The Failed Utopia

Karl Marx’s utopian vision of a communist society led many countries into bloody revolutions and ultimately failed, as he overlooked the possibility of gradual improvement through reforms.

Karl Marx’s vision of a utopian society free of oppression and inequality turned out to be a bloody disaster. In his work, Das Kapital, Marx predicted that a communist revolution was unavoidable and that capitalism would ultimately fall apart. He saw history as a series of epochs, each with its mode of production, such as the slave, feudalism, and capitalism. However, his ideas led to totalitarian regimes, wars, and revolutions that resulted in the deaths of millions of people.

Communism spread to a third of the world, but ultimately it failed, as Marx overlooked the possibility that reformers living in nations subscribing to Enlightenment ideals could improve the lives of ordinary people. Communist revolutions occurred mainly in countries lacking a liberal tradition that promised gradual improvement, such as Russia and China. By the 1990s, many communist regimes had abandoned Marxism.

Marx’s critique predicted that the capitalist mode of production, particularly after the Industrial Revolution, would lead to a series of financial crises, with workers bearing the brunt of the pain through low wages or unemployment. He saw workers eventually revolting and forming a new “ruling class” with a communist mode of production. Then humanity could return to the shared idyllic state, but with the added benefit of modern technology.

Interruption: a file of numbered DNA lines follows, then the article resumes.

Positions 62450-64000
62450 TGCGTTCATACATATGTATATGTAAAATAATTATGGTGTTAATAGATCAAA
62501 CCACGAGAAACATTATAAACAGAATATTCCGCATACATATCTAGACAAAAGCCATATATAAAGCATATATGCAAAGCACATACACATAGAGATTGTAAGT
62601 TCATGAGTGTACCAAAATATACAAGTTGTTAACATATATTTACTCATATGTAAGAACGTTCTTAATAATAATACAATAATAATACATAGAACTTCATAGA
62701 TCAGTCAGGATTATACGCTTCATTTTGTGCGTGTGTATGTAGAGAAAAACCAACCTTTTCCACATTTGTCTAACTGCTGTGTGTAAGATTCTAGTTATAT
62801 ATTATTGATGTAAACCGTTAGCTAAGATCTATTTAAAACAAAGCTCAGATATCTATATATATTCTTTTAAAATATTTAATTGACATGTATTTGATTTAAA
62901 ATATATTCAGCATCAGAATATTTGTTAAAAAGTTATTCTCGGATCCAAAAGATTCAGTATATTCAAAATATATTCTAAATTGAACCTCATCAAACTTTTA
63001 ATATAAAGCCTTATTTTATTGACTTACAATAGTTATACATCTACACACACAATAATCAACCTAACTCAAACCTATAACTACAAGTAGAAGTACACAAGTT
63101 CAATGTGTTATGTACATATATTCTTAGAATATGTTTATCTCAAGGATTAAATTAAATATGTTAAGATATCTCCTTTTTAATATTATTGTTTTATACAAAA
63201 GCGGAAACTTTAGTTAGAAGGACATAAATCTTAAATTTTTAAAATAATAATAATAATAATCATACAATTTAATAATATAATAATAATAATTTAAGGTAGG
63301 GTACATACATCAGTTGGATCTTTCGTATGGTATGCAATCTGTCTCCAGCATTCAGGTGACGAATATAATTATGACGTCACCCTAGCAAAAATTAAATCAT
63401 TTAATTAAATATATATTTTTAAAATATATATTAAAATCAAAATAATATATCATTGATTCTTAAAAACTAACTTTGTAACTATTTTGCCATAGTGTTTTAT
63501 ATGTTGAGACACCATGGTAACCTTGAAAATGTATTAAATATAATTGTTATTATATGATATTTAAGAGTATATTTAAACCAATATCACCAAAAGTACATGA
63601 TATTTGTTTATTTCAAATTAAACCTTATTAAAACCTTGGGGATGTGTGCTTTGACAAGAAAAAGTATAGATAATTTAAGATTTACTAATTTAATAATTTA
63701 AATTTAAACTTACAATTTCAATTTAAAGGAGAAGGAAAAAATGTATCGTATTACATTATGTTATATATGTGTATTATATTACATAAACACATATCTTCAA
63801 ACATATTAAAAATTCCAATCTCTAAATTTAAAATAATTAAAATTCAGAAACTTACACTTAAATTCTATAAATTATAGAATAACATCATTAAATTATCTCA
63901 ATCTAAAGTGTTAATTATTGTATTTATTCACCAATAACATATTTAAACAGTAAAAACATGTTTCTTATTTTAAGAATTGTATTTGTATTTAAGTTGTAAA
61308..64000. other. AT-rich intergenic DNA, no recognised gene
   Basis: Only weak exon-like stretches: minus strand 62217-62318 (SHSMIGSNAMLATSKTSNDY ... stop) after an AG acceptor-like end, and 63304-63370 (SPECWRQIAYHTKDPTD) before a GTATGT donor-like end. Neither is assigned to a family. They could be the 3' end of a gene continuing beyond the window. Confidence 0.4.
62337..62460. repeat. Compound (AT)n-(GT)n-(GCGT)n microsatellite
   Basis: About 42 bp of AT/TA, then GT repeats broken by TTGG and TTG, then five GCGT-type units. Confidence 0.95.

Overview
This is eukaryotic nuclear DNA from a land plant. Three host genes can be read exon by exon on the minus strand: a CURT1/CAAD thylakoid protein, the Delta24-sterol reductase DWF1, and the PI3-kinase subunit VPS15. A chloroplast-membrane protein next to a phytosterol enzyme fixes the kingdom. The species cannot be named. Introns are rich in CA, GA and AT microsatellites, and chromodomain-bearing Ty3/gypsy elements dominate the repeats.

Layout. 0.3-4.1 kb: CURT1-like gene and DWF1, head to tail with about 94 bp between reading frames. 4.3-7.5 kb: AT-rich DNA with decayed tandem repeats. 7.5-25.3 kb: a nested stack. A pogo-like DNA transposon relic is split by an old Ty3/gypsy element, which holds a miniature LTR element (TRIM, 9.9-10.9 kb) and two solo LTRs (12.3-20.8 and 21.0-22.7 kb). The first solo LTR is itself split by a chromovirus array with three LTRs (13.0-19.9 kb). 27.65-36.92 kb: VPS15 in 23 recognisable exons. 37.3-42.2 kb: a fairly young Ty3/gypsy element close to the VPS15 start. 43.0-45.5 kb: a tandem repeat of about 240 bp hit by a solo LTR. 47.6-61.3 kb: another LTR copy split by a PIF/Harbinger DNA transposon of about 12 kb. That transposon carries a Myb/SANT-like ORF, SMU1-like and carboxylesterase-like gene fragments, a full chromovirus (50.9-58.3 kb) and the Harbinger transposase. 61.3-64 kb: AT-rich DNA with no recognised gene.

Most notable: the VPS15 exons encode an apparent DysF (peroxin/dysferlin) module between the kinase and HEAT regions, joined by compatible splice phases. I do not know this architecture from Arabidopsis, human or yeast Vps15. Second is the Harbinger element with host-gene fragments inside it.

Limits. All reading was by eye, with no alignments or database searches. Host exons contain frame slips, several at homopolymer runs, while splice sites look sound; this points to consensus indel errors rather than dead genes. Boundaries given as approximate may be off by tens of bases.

However, Marx’s idea of an inevitable communist revolution led nations into bloody revolutions, ultimately resulting in more harm than good, as his purist faith failed to consider the possibility of gradual reforms. Huckabee argues that faiths like communism, like their secular counterparts, fascism, totalitarianism, and Maoism, are inherently deaf, fanatical, and violent. In conclusion, while Marx’s vision was to build a utopian society free of oppression and inequality, his failure to consider possible reforms and gradual changes led to its failure.

Charles Darwin and the Origins of Evolution

Charles Darwin is widely regarded as the father of modern evolutionary theory. His groundbreaking theory of natural selection challenged existing religious beliefs and established evolution as an essential part of science. In “Origin of Species,” Darwin explained how species evolved and adapted over time, based on advantageous traits selected through the struggle for survival. While his theories faced opposition from religious fundamentalists, they also influenced fields far beyond biology and geology, including politics, social theory, and education. Despite the ongoing debate about the origins and purpose of life, Darwin’s legacy continues to shape our understanding of the natural world and our place within it.

The Conflicting Views of Hamilton and Jefferson

Alexander Hamilton and Thomas Jefferson were influenced by Enlightenment ideals. However, they had different ideas about applying them to America’s democracy. Jefferson believed in a small central authority and distributing power among the people, while Hamilton wanted a strong federal government. Both were cautious about concentrating power, but Jefferson feared tyranny and Hamilton didn’t want to give too much power to the uneducated masses. This disagreement between big and small government remains a major issue in American politics today.